What is a Patient Information Leaflet and why is it useful?

The Patient Information Leaflet (PIL) is the leaflet included in the pack with a medicine. It is written for patients and gives information about taking or using a medicine. It is possible that the leaflet in your medicine pack may differ from this version because it may have been updated since your medicine was packaged.

Below is a text only representation of the Patient Information Leaflet. The original leaflet can be viewed using the link above.

The text only version may be available in large print, Braille or audio CD. For further information call emc accessibility on 0800 198 5000. The product code(s) for this leaflet is: PL 36301/0045 .


Propylthiouracil Tablets BP 50mg

Patient Information Leaflet:

PROPYLTHIOURACIL TABLETS BP 50 mg

(Propylthiouracil)

What you need to know about Propylthiouracil Tablets

Please read this leaflet carefully before you start to take your tablets. It contains important information. If you are not sure about anything, or you want to know more, ask your doctor or a pharmacist. Keep this leaflet safe, as you may want to read it again.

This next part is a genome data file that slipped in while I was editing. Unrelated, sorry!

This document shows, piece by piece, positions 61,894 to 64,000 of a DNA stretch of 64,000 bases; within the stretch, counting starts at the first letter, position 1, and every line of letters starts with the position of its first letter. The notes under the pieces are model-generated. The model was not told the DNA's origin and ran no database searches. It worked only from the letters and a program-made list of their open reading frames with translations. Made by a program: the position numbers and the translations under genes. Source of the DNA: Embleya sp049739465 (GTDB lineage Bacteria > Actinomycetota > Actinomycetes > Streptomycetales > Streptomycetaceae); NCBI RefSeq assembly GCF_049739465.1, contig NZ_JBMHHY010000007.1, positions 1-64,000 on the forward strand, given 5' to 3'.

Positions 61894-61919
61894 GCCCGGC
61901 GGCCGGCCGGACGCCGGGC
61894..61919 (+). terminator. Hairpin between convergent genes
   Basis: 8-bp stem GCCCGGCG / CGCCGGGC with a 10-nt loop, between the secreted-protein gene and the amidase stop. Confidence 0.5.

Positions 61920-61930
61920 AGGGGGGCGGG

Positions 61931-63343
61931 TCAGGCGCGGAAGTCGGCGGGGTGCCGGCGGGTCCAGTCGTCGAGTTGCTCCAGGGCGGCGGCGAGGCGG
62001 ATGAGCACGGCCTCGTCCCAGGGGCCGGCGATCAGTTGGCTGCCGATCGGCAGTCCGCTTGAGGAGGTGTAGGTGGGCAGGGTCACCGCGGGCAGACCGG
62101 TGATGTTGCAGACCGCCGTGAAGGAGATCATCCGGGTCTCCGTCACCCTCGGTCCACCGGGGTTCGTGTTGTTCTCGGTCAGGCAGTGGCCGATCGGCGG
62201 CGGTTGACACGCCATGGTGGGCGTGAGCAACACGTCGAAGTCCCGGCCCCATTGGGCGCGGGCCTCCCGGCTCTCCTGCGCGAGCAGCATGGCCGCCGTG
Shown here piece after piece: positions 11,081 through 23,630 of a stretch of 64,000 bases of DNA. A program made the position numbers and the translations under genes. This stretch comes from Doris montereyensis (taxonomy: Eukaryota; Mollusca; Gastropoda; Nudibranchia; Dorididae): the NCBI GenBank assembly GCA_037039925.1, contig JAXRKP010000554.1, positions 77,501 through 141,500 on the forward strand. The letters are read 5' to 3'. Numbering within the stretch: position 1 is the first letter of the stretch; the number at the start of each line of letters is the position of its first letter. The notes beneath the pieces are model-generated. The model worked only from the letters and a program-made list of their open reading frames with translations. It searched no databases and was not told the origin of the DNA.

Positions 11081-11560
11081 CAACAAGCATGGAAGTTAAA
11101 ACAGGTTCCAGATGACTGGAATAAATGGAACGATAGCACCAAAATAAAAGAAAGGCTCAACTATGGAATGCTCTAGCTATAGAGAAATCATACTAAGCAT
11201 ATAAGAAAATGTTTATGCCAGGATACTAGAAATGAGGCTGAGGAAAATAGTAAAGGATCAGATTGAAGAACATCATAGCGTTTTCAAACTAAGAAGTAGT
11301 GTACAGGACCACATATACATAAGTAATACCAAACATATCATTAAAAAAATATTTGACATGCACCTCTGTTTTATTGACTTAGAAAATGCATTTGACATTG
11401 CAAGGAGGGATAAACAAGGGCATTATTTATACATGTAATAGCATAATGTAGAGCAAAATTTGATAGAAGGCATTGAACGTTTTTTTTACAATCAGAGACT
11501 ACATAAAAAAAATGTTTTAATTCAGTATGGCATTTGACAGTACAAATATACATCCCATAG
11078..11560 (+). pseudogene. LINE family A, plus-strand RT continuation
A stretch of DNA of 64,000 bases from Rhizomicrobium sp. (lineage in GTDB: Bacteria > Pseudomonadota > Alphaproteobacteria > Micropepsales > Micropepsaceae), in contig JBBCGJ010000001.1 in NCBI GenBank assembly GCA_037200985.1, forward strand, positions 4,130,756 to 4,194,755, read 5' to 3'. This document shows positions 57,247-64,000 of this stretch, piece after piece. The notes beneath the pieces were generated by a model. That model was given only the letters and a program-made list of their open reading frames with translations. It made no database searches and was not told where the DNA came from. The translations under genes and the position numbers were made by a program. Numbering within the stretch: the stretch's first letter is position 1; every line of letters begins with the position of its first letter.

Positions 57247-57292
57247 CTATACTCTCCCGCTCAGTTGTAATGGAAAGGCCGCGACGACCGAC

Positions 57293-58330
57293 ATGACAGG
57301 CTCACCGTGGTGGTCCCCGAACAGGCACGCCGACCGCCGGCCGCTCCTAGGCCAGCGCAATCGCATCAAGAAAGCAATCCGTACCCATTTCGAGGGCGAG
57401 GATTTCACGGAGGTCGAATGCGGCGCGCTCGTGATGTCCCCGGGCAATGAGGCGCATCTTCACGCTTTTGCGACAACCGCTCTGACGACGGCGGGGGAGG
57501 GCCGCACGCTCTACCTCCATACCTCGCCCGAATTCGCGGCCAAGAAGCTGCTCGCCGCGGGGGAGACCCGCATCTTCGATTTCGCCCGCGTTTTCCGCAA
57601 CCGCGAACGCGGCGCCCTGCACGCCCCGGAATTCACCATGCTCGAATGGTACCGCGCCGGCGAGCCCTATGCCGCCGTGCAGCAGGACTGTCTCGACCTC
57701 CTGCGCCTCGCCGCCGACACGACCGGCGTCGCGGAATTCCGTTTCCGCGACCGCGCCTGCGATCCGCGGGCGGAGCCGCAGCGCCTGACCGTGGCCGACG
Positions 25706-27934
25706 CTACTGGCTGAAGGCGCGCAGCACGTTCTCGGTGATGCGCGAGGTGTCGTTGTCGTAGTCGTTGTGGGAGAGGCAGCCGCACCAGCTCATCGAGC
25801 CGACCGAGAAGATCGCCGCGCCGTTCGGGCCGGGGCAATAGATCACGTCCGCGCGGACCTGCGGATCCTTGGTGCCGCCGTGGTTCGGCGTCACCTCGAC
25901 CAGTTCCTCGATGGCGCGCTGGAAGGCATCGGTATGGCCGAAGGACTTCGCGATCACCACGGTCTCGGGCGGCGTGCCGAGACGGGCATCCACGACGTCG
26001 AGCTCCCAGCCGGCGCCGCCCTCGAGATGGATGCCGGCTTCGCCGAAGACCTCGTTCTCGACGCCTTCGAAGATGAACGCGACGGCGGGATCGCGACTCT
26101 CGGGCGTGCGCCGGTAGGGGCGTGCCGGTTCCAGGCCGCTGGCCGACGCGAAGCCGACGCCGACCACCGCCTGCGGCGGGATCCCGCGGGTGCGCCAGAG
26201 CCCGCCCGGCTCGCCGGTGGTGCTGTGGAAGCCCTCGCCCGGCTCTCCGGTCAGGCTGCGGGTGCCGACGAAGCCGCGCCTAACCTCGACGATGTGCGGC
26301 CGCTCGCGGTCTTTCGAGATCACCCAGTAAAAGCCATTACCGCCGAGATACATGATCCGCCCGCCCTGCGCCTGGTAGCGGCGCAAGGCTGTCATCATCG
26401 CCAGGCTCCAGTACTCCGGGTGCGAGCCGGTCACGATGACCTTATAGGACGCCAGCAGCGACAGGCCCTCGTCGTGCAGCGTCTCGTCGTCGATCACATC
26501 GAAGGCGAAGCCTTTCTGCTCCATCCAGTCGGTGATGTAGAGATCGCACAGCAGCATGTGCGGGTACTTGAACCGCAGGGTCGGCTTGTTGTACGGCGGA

Your tablets are called Propylthiouracil Tablets BP and they are part of a group of drugs known as anti-thyroid drugs which stop the body making too much thyroid hormone. This medicine has been prescribed for you. Never give it to someone else. It may not be the right medicine for them even if their symptoms seem to be the same as yours.

If any of the side effects gets serious, or if you notice any side effects not listed in this leaflet, please tell your doctor or pharmacist.

In this leaflet:

1. What Propylthiouracil Tablets are and what they are used for
2. Before you take Propylthiouracil Tablets
3. How to take Propylthiouracil Tablets
4. Possible side effects
5. How to store Propylthiouracil Tablets
6. Further Information

1. What Propylthiouracil Tablets are and what they are used for

The active ingredient in Propylthiouracil Tablets is Propylthiouracil.

Propylthiouracil Tablets are used in the treatment of hyperthyroidism. Hyperthyroidism is where an overactive thyroid gland produces too much thyroid hormone. They are also used to treat Graves’ disease, thyrotoxicosis and thyrotoxic crisis (when levels of thyroid hormone are dangerously high). Propylthiouracil Tablets may also be given to lower very high levels of thyroid hormone before surgery or radioactive iodine treatment. Children may be given Propylthiouracil Tablets to delay the need for surgery (or other treatment to remove part of an overactive thyroid gland).